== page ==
Singaporeans more lax in oral hygiene since pandemic: study
Change in lifestyle since the pandemic blamed for worsening oral hygiene.
Singaporeans have not been taking care of their teeth since the pandemic started despite 89% believing good oral healthcare can benefit their overall health, according to a research by GSK Consumer Healthcare and IPSOS.
The research found that Singaporeans have been lax in their oral hygiene, with only 19% regularly visiting the dentist for checkups or cleaning. Since the pandemic, 36% have reduced their frequency or stopped visiting the dentist during the pandemic.
The top three oral health conditions currently experienced by Singaporeans are sensitive teeth, stained or yellow teeth, and plaque.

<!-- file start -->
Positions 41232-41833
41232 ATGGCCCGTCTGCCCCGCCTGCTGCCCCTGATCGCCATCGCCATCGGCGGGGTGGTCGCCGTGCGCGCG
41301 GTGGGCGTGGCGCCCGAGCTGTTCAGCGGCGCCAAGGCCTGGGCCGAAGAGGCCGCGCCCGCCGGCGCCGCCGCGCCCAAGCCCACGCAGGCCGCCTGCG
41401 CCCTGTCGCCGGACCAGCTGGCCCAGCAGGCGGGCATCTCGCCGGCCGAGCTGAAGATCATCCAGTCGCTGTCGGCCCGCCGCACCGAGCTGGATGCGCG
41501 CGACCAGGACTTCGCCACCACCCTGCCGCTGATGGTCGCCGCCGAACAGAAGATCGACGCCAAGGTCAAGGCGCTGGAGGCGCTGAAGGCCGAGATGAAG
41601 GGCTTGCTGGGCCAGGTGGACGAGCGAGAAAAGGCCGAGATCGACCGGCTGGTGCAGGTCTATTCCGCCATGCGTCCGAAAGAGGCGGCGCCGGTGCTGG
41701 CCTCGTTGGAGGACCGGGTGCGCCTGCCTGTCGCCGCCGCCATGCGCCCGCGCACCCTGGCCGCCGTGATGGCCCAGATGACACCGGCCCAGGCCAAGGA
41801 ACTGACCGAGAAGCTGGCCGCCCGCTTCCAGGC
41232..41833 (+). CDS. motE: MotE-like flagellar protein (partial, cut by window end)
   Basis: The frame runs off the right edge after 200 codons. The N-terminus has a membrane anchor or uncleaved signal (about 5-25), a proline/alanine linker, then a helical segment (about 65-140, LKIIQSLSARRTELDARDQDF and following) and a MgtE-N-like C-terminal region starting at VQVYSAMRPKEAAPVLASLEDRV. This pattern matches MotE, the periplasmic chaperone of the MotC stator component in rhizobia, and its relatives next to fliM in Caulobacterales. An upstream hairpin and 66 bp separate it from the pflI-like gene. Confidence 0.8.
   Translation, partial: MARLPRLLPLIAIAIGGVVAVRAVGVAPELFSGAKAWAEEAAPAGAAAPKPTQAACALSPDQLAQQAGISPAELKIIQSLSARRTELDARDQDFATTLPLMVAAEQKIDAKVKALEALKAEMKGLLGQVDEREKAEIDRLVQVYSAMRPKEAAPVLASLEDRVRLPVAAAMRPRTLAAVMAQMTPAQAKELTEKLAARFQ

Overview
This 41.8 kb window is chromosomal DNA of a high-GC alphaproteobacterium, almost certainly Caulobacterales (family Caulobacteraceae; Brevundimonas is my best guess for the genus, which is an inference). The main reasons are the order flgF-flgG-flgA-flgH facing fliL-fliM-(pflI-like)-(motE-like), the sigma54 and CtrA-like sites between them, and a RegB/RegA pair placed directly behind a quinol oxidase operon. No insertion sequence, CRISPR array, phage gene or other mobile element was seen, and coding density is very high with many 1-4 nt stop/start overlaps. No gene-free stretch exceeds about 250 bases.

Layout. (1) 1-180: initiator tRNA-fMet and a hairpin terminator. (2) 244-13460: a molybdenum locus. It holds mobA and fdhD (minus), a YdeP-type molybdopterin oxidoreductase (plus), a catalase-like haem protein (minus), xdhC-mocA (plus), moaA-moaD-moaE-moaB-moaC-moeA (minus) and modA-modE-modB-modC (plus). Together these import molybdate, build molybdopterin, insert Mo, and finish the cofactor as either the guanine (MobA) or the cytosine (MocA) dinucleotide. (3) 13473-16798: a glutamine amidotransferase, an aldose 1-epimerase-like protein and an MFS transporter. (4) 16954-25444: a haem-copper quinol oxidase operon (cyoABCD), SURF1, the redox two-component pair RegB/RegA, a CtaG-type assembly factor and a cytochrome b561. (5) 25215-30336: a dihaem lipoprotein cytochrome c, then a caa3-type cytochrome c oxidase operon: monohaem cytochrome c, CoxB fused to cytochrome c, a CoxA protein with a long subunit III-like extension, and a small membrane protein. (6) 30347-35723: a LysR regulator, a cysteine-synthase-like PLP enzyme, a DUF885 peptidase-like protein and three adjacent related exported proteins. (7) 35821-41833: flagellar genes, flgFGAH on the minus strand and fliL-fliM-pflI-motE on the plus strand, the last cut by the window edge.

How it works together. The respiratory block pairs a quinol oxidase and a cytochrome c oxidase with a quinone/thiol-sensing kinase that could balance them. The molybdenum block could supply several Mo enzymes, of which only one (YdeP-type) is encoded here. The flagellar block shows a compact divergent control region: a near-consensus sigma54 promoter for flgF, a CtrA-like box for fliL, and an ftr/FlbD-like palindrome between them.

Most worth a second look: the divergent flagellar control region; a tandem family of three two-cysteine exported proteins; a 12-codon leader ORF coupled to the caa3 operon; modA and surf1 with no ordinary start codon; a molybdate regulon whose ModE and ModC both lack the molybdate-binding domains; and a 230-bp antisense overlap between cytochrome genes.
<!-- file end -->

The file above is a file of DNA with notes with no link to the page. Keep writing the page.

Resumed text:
The pandemic also saw an increase of 26% in consumption of snacks, 23% increase in coffee or tea, and 15% in frozen treats. Increased consumption of these types of food and beverage has a pronounced effect on oral health, especially in the accelerated wear on tooth enamel that cannot be restored naturally by the body
Despite an uptick in the intake of these type of food, only 14% of Singaporeans claimed to have brushed their teeth more frequently.
“These survey findings hint at a lackadaisical attitude among Singapore’s consumers in managing their overall oral health, even as many of them are already suffering from at least one oral health issue,” said Keith Choy, region head of Asia Pacific at GSK Consumer Healthcare.